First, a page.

The Teaching Experience


The quality of education in Israel’s periphery varies greatly. Schools where Fellows work vary in levels from low to middle socioeconomic statuses, and represent a cross-section of Israeli society. You might work in a class of mixed Arab and Jewish students, or you may work in a religious school that serves Ethiopian children.

You will work in conjunction with Israeli English teachers to provide support to students both struggling and excelling in the classroom, offering them small group opportunities and one-on-one assistance.




In Israel, it often takes a few weeks after school starts to iron out teachers’ schedules. Because of this, it might also take a few weeks to find out with which exact students you will be working with. You’ll be able to use those first few weeks to learn about our school environment and adjusting to Israeli culture.


Small Group Work

Fellows primarily work with students in grades 3-9, in an effort to help children with their foundational levels of English. Available grades will depend on which school you’re placed in. and most of the time, you will be working in smaller groups with three to five students.

The content and structure of your work will depend, to some extent, on your individual school and teacher. You’ll have several class periods a day, and you’ll work many of with the same student throughout the year. Fellows find that helping students get excited about mastering new concepts is one of the most gratifying experiences of their year.


Find your teaching style

As a Fellow you will have the opportunity to put your own talents and interests to work your teaching. With the support of an educational mentor or supervisor at your school and a pedagogical mentor, we’ll help you make the most of your teaching time.

Past fellows have led debate clubs, international culture lessons, and workshops on important issues facing children and teens. Some fellows write songs in English, organize English week celebrations, and use new technology to make learning interactive. You and your teaching fellow partner will get to choose a classroom style that works for you.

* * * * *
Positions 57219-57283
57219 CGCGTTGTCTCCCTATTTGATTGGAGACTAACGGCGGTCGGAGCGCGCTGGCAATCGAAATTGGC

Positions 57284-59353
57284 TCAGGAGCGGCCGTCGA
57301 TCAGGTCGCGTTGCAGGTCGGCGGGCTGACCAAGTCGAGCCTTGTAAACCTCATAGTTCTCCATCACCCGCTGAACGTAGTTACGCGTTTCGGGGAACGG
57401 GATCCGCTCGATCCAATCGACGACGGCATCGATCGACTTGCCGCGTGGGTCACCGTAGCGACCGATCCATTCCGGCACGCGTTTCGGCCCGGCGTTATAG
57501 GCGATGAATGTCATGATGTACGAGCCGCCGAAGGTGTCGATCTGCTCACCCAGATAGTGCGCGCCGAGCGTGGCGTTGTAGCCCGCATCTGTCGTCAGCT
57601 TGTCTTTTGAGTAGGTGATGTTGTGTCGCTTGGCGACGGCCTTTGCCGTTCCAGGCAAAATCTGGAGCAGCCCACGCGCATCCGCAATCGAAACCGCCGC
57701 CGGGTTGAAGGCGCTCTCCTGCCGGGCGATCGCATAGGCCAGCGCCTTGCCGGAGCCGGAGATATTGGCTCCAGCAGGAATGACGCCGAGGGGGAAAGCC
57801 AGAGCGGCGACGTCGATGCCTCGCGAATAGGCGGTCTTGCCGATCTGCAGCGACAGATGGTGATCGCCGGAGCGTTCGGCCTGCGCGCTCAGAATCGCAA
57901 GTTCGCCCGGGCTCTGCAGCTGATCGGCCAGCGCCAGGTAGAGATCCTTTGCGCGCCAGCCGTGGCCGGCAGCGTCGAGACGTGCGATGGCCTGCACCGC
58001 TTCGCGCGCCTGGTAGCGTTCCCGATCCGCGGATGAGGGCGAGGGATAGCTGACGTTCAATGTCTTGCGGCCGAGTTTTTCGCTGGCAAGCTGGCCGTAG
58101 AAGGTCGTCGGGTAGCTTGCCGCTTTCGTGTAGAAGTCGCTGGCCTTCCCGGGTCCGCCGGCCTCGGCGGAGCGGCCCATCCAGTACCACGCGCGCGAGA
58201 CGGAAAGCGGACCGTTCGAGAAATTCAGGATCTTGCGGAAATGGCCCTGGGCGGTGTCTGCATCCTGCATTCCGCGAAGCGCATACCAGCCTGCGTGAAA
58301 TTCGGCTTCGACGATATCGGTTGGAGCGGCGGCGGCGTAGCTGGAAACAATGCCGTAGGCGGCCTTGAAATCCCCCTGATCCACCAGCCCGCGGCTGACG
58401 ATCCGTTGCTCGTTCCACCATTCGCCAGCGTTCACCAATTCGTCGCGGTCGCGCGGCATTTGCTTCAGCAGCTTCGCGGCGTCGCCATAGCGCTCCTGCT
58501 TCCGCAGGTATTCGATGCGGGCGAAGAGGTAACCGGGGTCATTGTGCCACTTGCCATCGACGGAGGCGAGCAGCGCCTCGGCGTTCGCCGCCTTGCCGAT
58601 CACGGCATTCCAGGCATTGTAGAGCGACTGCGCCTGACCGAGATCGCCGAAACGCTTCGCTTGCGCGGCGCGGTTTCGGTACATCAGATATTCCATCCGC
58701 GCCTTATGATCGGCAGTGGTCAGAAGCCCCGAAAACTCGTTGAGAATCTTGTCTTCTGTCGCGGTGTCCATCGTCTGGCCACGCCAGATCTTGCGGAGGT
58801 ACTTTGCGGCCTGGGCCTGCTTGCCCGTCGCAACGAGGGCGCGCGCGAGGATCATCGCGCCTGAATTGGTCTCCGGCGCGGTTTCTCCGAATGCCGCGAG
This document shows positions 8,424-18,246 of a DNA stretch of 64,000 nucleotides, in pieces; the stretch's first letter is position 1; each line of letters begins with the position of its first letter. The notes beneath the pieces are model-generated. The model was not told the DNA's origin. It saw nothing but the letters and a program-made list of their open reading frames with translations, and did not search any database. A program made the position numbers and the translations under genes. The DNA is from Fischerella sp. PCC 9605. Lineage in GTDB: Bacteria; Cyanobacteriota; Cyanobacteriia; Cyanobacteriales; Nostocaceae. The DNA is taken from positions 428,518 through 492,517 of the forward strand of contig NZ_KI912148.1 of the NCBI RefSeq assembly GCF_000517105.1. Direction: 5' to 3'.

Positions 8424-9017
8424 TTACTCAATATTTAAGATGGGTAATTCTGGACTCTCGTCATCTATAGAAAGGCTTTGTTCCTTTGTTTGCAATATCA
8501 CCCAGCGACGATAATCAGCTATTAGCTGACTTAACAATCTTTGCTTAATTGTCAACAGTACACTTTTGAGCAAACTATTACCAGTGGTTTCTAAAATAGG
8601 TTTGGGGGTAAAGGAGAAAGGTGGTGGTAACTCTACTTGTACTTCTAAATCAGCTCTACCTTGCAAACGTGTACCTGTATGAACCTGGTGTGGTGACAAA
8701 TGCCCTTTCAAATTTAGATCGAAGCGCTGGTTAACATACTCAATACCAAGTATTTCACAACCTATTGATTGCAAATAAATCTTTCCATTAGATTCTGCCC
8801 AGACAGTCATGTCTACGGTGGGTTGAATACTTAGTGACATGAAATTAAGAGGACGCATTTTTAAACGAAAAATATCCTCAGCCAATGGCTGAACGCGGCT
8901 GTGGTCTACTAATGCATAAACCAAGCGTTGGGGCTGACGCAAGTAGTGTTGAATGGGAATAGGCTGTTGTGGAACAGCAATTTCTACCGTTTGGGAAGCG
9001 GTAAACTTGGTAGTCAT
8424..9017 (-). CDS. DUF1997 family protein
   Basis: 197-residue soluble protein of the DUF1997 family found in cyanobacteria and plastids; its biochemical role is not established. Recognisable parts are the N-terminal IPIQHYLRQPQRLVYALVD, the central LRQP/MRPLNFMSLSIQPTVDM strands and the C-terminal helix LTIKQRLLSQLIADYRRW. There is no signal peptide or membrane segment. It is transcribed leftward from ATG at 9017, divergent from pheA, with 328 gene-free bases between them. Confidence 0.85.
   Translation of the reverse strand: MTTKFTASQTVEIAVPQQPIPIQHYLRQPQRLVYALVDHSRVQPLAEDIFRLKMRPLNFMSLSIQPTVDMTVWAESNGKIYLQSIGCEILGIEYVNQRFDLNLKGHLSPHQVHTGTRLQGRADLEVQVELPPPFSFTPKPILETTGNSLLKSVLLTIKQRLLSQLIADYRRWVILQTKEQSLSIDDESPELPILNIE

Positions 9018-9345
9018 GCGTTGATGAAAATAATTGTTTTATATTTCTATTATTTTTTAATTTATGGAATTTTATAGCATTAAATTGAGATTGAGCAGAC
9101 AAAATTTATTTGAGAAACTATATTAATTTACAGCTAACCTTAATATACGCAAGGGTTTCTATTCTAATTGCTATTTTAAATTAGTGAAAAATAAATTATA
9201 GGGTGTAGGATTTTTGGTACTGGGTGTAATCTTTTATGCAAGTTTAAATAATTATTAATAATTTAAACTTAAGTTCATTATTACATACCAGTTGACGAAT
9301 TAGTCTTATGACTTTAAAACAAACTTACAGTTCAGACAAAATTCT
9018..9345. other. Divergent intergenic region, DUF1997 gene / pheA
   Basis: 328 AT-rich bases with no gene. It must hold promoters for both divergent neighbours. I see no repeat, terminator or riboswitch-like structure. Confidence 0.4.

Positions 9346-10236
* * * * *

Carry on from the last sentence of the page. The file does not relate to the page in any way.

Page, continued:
Cultural Differences

Israeli schools can be vastly different from your previous experiences in educational environments. Classrooms are more chaotic, there may be more yelling, and students call teachers by their first names. Discipline may involved sending disruptive students out of the classroom, which hurts learning even more. As a teaching aide, you’ll make sure these students get the individual attention they need to succeed.

Especially in lower-income areas, the challenges in the school are far greater than just the level of English the children are achieving, so it is essential that you come into the school environment with an understanding that the cultural differences will be vast and that it might take some time to acclimate to the school environment.

Working with students in such a challenging environment will not only make a huge impact in their lives, it will provide you cross-cultural fluency and confidence to dive headfirst into unfamiliar situations that will serve you for the rest of your life.


Teaching English in Israel is challenging work, but the rewards are innumerable. Your students will jump at every opportunity to speak with you, and truly treasure the time they get to spend with you.


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